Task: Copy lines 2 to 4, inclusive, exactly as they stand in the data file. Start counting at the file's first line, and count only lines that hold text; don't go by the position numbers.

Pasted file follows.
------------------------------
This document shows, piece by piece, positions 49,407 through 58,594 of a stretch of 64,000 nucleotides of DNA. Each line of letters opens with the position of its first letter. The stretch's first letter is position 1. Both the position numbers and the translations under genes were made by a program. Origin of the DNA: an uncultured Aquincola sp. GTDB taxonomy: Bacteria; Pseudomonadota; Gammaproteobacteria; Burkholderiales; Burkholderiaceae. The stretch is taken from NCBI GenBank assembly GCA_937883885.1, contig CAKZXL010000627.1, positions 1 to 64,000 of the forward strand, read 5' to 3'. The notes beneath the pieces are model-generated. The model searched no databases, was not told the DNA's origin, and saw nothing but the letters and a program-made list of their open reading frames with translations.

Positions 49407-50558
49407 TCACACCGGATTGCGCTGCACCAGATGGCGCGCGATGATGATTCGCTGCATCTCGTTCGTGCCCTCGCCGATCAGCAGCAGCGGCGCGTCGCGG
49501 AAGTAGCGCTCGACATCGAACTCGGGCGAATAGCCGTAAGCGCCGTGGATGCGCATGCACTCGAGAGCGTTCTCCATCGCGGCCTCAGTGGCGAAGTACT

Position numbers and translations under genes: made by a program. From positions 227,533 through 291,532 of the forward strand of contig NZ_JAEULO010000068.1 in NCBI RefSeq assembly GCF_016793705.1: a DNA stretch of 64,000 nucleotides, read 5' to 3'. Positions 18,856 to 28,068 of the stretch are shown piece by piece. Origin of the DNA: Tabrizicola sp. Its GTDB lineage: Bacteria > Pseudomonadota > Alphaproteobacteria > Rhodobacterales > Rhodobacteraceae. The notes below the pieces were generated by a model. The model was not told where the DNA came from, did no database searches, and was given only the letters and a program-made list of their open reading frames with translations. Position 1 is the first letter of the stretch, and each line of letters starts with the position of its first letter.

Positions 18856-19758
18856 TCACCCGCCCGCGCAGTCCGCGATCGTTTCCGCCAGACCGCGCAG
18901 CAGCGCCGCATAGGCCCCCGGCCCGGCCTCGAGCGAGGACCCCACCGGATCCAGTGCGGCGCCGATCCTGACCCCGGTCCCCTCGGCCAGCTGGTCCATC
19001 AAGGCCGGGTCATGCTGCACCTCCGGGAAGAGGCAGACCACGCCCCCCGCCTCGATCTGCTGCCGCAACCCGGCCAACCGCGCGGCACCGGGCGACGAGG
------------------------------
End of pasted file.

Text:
Positions 49407-50558
49407 TCACACCGGATTGCGCTGCACCAGATGGCGCGCGATGATGATTCGCTGCATCTCGTTCGTGCCCTCGCCGATCAGCAGCAGCGGCGCGTCGCGG
49501 AAGTAGCGCTCGACATCGAACTCGGGCGAATAGCCGTAAGCGCCGTGGATGCGCATGCACTCGAGAGCGTTCTCCATCGCGGCCTCAGTGGCGAAGTACT